Understanding Receivership

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A company is usually placed into receivership by a secured lender who holds a registered charge or mortgage debenture. In some cases, a Court can also appoint a company receiver.

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Understanding the Receivership Process

A company is usually placed into receivership by a secured lender (usually a bank or a financial institution) who holds a registered charge or mortgage debenture however in rare circumstances, a Court can also appoint a company receiver.

A Receiver is appointed by a Secured Lender or the Court

A company receiver is generally appointed to ensure repayment of the security holders outstanding debt and the receiver achieves this by taking control of company assets and selling all or part of the assets subject to a charge.

The company receiver reports and accounts directly to the secured lender and must pay any money recovered from the company’s assets to the secured lender. The only exception to this is that in certain circumstances the company receiver is required to pay employee entitlements before payment to the charge holder.

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A Receiver acts for the Secured Lender – not all creditors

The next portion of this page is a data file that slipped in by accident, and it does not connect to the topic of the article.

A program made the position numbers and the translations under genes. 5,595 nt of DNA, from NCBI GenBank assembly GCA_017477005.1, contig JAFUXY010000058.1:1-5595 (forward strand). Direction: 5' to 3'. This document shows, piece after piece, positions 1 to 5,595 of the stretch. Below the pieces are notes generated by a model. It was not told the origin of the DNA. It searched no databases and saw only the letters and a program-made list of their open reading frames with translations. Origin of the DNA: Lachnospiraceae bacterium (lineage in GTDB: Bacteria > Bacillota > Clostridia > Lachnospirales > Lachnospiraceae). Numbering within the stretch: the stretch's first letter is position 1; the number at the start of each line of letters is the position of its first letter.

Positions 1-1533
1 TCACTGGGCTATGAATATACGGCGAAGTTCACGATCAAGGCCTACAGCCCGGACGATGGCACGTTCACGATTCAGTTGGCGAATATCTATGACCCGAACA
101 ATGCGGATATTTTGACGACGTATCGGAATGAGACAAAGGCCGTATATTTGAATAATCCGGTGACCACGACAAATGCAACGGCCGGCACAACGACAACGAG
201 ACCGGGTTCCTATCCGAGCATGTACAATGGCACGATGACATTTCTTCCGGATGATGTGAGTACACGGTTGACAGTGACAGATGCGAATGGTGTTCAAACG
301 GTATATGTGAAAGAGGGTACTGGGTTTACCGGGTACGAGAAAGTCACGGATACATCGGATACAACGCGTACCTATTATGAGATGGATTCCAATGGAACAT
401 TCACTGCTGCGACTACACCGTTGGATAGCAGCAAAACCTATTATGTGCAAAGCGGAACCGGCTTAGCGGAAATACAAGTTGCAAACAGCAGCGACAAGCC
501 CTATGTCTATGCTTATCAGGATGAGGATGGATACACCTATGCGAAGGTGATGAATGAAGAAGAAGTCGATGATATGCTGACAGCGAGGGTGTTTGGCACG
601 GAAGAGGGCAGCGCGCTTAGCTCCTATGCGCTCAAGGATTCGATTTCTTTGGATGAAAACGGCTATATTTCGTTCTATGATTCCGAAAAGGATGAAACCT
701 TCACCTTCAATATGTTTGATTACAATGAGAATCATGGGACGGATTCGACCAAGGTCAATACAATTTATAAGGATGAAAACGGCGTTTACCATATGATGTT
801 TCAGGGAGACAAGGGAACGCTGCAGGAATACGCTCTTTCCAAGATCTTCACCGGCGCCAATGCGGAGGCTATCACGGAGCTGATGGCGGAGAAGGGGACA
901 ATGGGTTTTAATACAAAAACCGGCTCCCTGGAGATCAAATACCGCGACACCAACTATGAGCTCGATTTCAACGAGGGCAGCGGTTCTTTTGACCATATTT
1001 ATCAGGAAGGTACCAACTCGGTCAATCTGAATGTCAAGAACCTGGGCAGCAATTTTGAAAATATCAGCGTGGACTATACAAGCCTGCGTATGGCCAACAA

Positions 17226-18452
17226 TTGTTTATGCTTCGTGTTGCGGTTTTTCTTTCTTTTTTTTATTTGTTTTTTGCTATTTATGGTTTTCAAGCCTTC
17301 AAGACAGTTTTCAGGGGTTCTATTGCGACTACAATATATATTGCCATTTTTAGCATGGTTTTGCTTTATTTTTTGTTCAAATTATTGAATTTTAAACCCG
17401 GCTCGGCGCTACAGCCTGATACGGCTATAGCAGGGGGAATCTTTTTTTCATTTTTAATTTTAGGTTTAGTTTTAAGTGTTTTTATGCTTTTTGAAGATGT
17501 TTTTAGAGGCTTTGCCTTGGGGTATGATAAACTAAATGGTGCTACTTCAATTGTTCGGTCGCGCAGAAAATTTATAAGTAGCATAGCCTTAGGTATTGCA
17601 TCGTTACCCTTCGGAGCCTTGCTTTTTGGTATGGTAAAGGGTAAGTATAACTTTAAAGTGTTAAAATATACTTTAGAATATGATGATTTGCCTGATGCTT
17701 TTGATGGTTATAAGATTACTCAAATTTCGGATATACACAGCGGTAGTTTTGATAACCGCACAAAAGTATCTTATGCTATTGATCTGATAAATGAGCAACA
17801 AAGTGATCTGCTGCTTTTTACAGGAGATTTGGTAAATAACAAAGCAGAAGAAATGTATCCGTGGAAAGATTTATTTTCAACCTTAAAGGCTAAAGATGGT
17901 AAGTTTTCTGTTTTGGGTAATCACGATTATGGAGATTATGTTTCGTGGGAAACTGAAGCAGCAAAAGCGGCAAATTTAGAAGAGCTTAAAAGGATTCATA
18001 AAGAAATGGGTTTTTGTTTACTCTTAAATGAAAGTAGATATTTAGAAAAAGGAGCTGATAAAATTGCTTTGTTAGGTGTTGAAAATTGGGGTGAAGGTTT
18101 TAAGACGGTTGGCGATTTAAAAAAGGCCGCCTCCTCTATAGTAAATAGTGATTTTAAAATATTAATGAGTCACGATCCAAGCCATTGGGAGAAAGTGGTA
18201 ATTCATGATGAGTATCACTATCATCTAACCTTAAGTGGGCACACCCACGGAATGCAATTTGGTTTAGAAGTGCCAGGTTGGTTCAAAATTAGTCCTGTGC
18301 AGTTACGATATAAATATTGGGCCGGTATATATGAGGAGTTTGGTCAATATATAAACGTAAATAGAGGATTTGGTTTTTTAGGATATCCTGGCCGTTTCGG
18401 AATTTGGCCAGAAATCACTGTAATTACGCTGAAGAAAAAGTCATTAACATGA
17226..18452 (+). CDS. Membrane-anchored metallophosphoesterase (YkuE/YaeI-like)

In short, the company receiver acts in the best interest of the secured creditor – not the unsecured creditors.

A company receiver is not required to liaise with general unsecured creditors but is required to lodge a Report as to the company’s affairs with the ASIC within 30 days of his appointment as receiver.

A Receiver does have a Duty of Care in the sale of assets

The receiver must take reasonable care to ensure market value or the best price reasonably obtainable is achieved for the sale of company assets.

A company receiver usually has very extensive powers and in most cases when a company goes into receivership a company receiver will have the power to:

Trade on or sell off a business

  • trade-on the business with a view to selling it as a going concern; or
  • break-up the business and sell individual assets.

Receivers powers are contained in the Charge Documentation

The receivers’ powers will always be contained in the registered charge or debenture documents that must be registered with the Australian Securities and Investments Commission (ASIC). Copies of any charge or debenture can be obtained by contacting any ASIC business centre on 131 450.

The directors’ powers are suspended upon the appointment of a company receiver and the receiver will assume total control of the company. A director will not be able to bind the company any in any way after a company receiver has been appointed.

Did you know? A company may be placed into Liquidation or Voluntary Administration while in Receivership

A company can be placed into liquidation notwithstanding a company receiver has been appointed, however, the receiver will have full control of the company and its assets notwithstanding the liquidators appointment.

If the secured creditor is paid out in full, any surplus is payable to the liquidator. If no liquidator has been appointed the surplus, after the secured creditor has been satisfied, is paid to the company.

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